PICK OF THE DAY
5.30pm THE TUBE, CHANNEL 4
It’s perhaps not surprising, but discussions about The Tube in recent years have been a bit prone to self-mythologising, reaching insane heights with the documentary a few years back which claimed the programme was basically single-handedly responsible for sorting out sexism, racism (by getting Grandmaster Flash on and inviting three blokes from Washington, Tyne and Wear to breakdance), the north-south divide and even African famine, thanks to Band Aid happening because Midge Ure was standing next to Paula when Bob phoned her up. It was quite a good series, and it often did give across the impression that Newcastle was the centre of the world for 90 minutes on a Friday, but it was just pop on the telly. It ran out of steam quite quickly as well, and the series was already declining a bit when Jools Holland had a moment of madness during a live trailer and was sent home for six weeks, the resulting furore leading to behind the scenes ructions and the show calling it a day after five years, this big final edition going out in suitable style with James Brown topping the bill. The Tube was probably better than Terry Christian’s memory of it being “hours and hours of fucking Phil Collins”, but maybe not the world-changer its staff would have you believe.
7.35pm EVERY SECOND COUNTS, BBC1
Russell Grant and Larry Grayson were considered for the host’s role on this show before it became the second and most durable part of Paul Daniels’ great game show trilogy, after his success on Odd One Out. A solid quizzer it was too, but the biggest question for the audience always came in the final when it was guaranteed someone watching would ask, “What have they actually won, then?”, thanks to its complex prize structure where you’d win the first and last prize you got but none of them in between. The rest of it ran very smoothly, though, Paul racing though true or false questions with enough good humour to jolly things along, before that tense finale with the chance to win a telly with Every Second Counts written on it in teletext, and finally that twiddly bit of the theme tune where Paul did a little wave to camera, simultaneously the most embarrassing and most comforting part of every show.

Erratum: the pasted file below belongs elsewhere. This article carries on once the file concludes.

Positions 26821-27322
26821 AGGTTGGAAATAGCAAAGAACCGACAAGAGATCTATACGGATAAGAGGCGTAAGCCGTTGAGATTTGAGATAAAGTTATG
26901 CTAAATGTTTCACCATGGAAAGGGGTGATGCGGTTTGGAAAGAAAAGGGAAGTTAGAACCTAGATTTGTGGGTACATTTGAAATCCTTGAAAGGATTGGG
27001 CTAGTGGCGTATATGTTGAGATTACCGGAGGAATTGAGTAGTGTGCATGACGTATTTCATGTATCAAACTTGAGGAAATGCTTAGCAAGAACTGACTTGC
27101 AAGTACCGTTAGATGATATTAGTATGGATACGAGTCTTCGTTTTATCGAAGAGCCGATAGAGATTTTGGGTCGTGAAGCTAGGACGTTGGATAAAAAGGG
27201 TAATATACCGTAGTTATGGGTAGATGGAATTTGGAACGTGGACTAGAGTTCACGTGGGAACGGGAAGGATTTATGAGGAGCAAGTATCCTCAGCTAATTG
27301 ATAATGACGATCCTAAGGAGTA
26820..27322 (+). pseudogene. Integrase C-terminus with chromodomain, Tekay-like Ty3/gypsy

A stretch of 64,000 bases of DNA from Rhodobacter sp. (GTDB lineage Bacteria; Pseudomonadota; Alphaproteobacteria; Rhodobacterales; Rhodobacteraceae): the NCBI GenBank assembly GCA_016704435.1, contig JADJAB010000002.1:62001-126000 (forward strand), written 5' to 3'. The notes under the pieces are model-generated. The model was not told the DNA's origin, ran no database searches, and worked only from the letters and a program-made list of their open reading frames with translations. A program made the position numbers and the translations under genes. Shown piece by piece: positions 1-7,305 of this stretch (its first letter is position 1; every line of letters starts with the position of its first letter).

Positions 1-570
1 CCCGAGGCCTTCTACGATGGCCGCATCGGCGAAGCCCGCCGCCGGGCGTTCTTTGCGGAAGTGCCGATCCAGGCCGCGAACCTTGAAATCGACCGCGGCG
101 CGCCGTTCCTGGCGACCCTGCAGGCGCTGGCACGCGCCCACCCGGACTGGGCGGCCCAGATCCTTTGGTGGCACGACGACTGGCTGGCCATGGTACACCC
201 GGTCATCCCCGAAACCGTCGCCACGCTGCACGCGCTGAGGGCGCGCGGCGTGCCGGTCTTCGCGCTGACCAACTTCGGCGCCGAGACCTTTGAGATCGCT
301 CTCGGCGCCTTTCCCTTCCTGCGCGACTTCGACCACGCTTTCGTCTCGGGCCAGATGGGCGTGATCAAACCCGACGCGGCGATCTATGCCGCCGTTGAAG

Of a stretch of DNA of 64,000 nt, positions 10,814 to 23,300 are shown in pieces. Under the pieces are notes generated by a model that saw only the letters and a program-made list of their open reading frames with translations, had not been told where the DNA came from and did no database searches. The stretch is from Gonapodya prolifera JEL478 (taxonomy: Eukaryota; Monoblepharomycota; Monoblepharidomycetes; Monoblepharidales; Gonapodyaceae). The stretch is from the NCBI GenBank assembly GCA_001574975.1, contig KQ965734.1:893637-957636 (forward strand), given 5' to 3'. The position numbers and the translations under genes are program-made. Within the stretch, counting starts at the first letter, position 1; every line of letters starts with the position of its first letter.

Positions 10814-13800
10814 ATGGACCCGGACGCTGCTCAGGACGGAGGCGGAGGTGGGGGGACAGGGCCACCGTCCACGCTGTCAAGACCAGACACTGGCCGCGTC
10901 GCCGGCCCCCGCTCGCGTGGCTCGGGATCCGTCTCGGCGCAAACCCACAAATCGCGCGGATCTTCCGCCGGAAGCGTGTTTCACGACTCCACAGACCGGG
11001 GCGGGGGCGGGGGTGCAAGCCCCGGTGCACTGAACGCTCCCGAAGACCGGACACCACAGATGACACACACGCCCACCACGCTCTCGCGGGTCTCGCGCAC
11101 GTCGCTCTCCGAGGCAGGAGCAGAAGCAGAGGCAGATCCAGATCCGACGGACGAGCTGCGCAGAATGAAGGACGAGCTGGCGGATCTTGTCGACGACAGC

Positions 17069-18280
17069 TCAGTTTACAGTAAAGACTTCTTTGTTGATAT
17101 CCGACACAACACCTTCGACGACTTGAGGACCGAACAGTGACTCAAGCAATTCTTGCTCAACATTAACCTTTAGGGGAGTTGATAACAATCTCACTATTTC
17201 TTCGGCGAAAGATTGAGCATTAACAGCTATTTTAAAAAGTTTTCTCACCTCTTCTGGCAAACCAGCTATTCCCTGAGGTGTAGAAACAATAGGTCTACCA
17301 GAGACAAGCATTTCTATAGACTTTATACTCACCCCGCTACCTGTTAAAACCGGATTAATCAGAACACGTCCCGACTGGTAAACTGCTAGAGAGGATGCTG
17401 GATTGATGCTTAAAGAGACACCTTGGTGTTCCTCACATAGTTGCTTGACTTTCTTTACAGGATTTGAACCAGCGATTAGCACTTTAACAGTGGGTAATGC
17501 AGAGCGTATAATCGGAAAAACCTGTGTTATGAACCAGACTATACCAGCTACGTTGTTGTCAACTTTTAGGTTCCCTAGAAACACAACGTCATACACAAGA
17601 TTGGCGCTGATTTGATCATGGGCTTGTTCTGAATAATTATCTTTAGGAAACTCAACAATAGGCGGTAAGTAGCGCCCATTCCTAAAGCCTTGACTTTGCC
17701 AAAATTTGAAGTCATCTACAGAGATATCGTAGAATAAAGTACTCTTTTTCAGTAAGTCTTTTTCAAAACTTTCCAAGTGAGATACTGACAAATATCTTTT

9.00pm NOW SOMETHING ELSE, BBC2
Hard now to imagine Rory Bremner as a thrusting young talent, given these days most of his telly appearances seem to be occasional outings on The Andrew Marr Show dusting off some old impressions, but Bremner had a headlining TV series at the age of 24. Like many acts, he owed much of his success to Lord Terence of Woganshire, thanks to being spotted and invited to appear on the first edition of his thrice weekly show, the same year he also got in the charts as The Commentators, a performance we’re looking forward to seeing on BBC4 soon. He was quick to move with the times as well, and before one series gave the writers a list of 105 impressions he would be willing to do, despite the fact he’d never done half of them before. Now Something Else was his first starring series, although so as not to put him under too much pressure it was sold as a team affair – with Sara Crowe, John Dowie and Ann Bryson in support – and without his name in the title, although Bremner later suggested it was such a boring title nobody actually knew what it was.
7.00pm THROUGH THE KEYHOLE, ITV
“And now, for the benefit of our home and studio audience… but not for our panel… heeere’s hooooz houuuse… iiiit iiiiis!” You can always work out the age of an episode of Through the Keyhole by how long it take Frost to say that line, as well as the quality of the homeowners of course (“You’ll kick yourself, it’s Steve Walsh!”). Keyhole was probably the best thing about the appalling early days of TV-am, albeit in rather different form where Loyd would simply guess the victims himself, and in the pilot was so cutting about TV-am big cheese Michael Deakin’s décor, Angela Rippon promised never to introduce it ever again. Frost was suitably taken with the format to grab hold of it and pitch it to every channel going, hence after a long run on primetime ITV it then moved over to Sky One and later an even longer run on daytime BBC1. This was the real golden age, mind, if only thanks to regular appearances by Willie Rushton and homeowners you’d actually heard of.